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A funnel is a pipe with a wide mouth, good for feeding, often conical mouth and a narrow stem. It is used to channel liquid or fine-grained substances into containers with a small opening. Without a funnel, spillage would occur.
Funnels are usually made of stainless steel, aluminium, glass, or plastic. The material used in its construction should be sturdy enough to withstand the weight of the substance being transferred, and it should not react with the substance. For this reason, stainless steel or glass are useful in transferring diesel, while plastic funnels are useful in the kitchen. Sometimes disposable paper funnels are used in cases where it would be difficult to adequately clean the funnel afterward (for example, in adding motor oil to a car). Dropper funnels, also called dropping funnels or tap funnels, have a tap to allow the controlled release of a liquid.
The term funnel is sometimes used to refer to the chimney or smokestack on a steam locomotive and usually used in referring to the same on a ship. The term funnel is even applied to other seemingly strange objects like a smoking pipe or even a humble kitchen bin.
Laboratory funnels 
There are many different kinds of funnels that have been adapted for specialized applications in the laboratory. Filter funnels, thistle funnels (shaped like thistle flowers), and dropping funnels have stopcocks which allow the fluids to be added to a flask slowly. For solids, a powder funnel with a wide and short stem is more appropriate as it does not clog easily.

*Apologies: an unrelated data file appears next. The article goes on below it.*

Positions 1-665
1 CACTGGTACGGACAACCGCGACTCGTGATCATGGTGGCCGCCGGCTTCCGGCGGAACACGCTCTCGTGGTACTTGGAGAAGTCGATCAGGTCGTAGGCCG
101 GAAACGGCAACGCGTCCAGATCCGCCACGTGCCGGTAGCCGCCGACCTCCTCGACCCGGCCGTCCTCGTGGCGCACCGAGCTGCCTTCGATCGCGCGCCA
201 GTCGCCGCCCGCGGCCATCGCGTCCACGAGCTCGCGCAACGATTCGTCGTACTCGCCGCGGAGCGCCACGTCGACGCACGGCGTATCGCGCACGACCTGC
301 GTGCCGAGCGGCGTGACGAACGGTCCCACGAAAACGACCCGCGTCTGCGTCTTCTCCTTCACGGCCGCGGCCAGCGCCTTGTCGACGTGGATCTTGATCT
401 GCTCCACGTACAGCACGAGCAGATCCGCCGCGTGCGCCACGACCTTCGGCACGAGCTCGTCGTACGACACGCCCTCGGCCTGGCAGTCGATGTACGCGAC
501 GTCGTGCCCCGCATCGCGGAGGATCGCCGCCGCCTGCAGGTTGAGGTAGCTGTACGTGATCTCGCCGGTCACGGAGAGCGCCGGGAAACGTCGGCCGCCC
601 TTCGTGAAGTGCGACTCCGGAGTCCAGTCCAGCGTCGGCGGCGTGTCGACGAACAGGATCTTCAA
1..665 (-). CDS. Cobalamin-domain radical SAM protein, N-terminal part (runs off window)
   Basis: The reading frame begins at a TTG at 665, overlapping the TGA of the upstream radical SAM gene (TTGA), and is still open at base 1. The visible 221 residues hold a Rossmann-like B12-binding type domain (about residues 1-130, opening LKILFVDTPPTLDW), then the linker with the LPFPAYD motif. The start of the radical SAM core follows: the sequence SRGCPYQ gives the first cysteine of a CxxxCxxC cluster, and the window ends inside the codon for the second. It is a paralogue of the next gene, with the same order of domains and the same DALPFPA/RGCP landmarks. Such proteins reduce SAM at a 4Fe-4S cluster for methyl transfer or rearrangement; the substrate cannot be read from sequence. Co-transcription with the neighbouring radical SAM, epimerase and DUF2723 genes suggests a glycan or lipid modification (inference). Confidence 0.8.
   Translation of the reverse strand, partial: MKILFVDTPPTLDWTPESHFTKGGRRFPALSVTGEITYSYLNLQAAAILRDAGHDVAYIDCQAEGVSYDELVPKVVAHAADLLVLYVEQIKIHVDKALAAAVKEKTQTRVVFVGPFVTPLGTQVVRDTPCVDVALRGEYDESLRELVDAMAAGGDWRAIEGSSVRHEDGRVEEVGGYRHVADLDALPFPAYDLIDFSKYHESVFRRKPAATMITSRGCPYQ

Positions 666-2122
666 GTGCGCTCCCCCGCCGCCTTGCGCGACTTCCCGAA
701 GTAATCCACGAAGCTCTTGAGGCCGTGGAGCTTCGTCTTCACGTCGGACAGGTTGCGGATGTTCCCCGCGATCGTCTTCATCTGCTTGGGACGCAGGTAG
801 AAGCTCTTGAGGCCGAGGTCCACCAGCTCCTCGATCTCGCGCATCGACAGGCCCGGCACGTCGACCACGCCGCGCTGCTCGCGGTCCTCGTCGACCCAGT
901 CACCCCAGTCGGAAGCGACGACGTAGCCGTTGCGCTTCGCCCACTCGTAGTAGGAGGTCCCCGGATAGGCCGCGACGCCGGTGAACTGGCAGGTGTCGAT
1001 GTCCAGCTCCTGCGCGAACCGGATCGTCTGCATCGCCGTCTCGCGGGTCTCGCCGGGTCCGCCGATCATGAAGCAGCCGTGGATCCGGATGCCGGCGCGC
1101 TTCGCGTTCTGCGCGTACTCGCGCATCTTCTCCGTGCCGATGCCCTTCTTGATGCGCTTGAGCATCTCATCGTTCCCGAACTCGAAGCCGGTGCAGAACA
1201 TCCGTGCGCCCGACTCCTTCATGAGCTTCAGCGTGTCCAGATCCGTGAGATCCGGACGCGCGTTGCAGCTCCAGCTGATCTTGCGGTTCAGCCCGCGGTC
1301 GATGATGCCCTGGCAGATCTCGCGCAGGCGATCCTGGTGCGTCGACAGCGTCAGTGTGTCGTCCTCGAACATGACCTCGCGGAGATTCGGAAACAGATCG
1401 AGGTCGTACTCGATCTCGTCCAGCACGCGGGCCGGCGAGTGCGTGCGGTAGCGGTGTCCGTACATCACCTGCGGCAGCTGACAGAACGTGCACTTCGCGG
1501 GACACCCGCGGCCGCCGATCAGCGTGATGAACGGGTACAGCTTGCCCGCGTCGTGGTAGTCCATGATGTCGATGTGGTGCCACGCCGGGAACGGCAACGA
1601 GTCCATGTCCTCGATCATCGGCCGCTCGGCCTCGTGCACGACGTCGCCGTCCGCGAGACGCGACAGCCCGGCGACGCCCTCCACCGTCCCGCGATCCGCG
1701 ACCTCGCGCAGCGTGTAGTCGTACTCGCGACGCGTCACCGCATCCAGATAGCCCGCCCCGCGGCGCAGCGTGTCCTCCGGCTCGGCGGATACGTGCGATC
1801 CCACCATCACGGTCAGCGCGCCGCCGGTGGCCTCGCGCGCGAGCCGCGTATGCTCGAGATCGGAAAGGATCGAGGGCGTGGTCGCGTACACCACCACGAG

When used with filter paper, filter funnels, Büchner and Hirsch funnels can be used to remove fine particles from a liquid in a process called filtration. For more demanding applications, the filter paper in the latter two may be replaced with a sintered glass frit.
Glass is the material of choice for laboratory applications due to its inertness compared with metals or plastics. However, plastic funnels made of nonreactive polyethylene are used for transferring aqueous solutions. Plastic is most often used for powder funnels that do not come into contact with solvent in normal use.
In popular culture, the Tin Woodman in L. Frank Baum's classic novel The Wonderful Wizard of Oz (and in most dramatizations of it) uses an inverted funnel for a hat, though that is never specifically mentioned in the story—it originated in W.W. Denslow's original illustrations for the book.
In the East Coast of the United States, "beer funnel" is another term for "beer bong". "Funneling" a beer involves pouring an entire beer into a funnel attached to a tube, in which a person then consumes the beer via the tube.
In the computing world, a funnel is frequently used as the icon for the filter functionality.